Choice is Like a Biscuit Selection Box

When my clients go to see an obstetrician they are often expecting a figurative offer of a cuppa and a biccie. A good host proffers the whole selection box, because to assume your guest likes only digestives is a bit presumptuous.

But it rarely goes that way. What they more often get is no intelligent tea drinking and the perfunctory waving of a custard cream under their nose; the cream often appearing to sweeten the less-than-ideal, compromise scenario that the doctor says is now necessary.

Some of my clients will like the look of the custard cream and take it, happy with their lot. Others will really not like the idea of this biscuit, however sweet and delicious the cream inside is made to appear, and will say nothing and walk away feeling anxious and upset.

Others will want to know the benefits and the potential risks or pitfalls of eating this biscuit. This can be a hard conversation because it’s often pretty difficult to talk about an individual situation when all we have is statistics about the general biscuit-eating population.

And some will say, “I don’t like custard creams. I don’t think they are good for me and I hate the taste of them. I decline your kind offer of a custard cream. What else have you got in that box?” And then something magical sometimes happens: the doctor opens the box and reveals the bourbons, the chocolate chip cookies and even sometimes those posh ones wrapped in shiny foil.

Intelligent Tea Drinking. Artwork by Hayley Shing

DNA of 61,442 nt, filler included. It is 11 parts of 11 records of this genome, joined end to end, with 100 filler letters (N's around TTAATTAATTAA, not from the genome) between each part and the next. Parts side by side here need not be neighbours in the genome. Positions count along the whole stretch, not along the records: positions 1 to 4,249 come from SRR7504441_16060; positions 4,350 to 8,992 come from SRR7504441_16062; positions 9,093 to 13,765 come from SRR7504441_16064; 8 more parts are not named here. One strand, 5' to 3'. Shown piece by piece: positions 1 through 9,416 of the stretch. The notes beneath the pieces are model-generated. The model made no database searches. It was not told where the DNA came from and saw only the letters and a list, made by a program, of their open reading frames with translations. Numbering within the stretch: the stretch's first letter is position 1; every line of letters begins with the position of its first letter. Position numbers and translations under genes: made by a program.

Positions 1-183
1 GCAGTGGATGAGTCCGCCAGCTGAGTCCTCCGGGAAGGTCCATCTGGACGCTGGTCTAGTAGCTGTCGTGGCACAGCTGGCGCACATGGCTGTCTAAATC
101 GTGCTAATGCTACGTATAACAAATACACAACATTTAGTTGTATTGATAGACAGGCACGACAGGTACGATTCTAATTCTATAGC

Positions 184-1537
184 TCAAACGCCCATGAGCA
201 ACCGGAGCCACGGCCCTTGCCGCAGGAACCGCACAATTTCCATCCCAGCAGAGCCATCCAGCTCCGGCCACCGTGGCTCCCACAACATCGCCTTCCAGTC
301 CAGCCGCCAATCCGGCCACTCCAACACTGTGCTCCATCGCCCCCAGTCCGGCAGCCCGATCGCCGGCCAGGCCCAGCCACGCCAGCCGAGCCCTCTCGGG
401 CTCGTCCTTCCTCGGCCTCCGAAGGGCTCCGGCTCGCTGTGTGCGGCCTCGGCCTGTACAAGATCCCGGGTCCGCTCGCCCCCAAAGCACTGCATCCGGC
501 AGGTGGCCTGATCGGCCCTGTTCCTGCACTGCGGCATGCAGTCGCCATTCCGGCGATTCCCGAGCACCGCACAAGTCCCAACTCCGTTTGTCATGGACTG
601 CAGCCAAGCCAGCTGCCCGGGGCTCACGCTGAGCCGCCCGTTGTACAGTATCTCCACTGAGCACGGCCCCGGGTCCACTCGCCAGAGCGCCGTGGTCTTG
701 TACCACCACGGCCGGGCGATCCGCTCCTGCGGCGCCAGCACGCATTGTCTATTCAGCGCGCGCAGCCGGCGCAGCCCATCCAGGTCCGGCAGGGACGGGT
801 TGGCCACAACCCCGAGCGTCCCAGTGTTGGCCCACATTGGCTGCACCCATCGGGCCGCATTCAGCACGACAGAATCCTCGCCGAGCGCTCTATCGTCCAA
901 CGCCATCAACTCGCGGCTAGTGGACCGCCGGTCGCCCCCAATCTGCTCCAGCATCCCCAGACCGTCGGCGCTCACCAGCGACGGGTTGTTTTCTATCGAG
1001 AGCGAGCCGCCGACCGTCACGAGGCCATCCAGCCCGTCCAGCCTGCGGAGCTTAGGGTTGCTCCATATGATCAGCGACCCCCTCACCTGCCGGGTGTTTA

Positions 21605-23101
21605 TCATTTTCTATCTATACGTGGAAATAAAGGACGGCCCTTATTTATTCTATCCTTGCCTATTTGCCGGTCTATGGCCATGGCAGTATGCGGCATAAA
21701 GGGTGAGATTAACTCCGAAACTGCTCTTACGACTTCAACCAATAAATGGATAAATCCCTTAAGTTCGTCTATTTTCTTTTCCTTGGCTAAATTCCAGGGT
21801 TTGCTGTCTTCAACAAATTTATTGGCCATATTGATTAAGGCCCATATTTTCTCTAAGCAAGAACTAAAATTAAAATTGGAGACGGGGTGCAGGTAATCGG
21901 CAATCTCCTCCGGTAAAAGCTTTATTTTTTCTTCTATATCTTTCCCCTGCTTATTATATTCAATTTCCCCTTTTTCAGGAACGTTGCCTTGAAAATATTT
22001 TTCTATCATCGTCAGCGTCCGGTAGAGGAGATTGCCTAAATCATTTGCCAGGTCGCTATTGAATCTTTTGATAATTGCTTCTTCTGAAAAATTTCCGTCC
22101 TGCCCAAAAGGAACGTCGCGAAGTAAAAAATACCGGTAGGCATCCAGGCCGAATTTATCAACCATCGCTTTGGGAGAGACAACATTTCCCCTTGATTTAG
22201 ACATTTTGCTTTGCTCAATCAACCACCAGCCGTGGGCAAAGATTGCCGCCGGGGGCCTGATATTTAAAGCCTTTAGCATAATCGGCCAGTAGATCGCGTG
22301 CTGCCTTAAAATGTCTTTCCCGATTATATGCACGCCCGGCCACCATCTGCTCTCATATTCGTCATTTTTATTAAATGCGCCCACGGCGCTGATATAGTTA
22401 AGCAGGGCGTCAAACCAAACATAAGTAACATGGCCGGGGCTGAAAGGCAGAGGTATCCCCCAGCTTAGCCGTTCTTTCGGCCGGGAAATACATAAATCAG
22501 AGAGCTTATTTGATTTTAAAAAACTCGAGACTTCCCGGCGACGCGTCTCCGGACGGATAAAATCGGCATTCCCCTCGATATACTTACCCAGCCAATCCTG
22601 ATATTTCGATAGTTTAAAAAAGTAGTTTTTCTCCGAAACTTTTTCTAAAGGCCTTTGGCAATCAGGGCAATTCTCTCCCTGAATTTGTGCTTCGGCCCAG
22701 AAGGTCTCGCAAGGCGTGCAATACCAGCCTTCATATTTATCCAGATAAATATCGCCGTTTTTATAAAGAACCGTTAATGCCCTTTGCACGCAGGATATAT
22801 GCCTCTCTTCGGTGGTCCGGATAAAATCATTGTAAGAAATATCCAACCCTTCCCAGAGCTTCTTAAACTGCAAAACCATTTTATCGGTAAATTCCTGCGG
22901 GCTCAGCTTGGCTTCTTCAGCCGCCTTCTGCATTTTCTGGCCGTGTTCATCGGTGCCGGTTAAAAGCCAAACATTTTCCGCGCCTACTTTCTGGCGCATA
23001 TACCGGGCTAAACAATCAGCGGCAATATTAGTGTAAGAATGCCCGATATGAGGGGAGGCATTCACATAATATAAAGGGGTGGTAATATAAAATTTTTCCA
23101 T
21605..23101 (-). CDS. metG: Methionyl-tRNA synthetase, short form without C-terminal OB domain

Choice is a funny old thing, isn’t it? Until I became a doula I never imagined it could mean, “Have this one kind of biscuit or have no biscuit at all”. As a student of the English language I was always under the impression that it meant:

an act of choosing between two or more possibilities.
“the choice between good and evil”
Of course, sometimes in healthcare the situation is pretty dire and the choices are narrowed. But usually maternity care is a little more nuanced; as we attempt to fashion care to the preferences and needs of the pregnant person.

Sometimes the word choice means:

‘the best’, ‘the most delicious’

It seems to me that we are rarely providing the choicest menu to families using maternity services. To offer all the biscuits isn’t expensive or revolutionary. It’s usually as simple as:

“So current guidelines are to offer you induction. Here are the possible pros and cons of the induction biscuit. You could also choose to be regularly monitored until you go into labour. Here are the possible pros and cons of that biscuit. Or you could just go home and await labour and only come back if you’re concerned and feel you need our help”.

You see, I hate pink wafers. Which of the options in the paragraph above that I consider to be a pink wafer is my business and my business alone. It doesn’t matter which option the doctor thinks is the one with really thick chocolate covered in shiny foil, if I disagree and think it’s a pink wafer. We all see biscuits differently.

And most importantly, I may never know there are other biscuits if the doctor keeps the lid on the box and hides it behind their back. Biscuits are important. Parents deserve the whole selection box. Because if they aren’t shown it, I can tell you, after they leave the doctor’s office, the air is sometimes blue with another kind of choice word.

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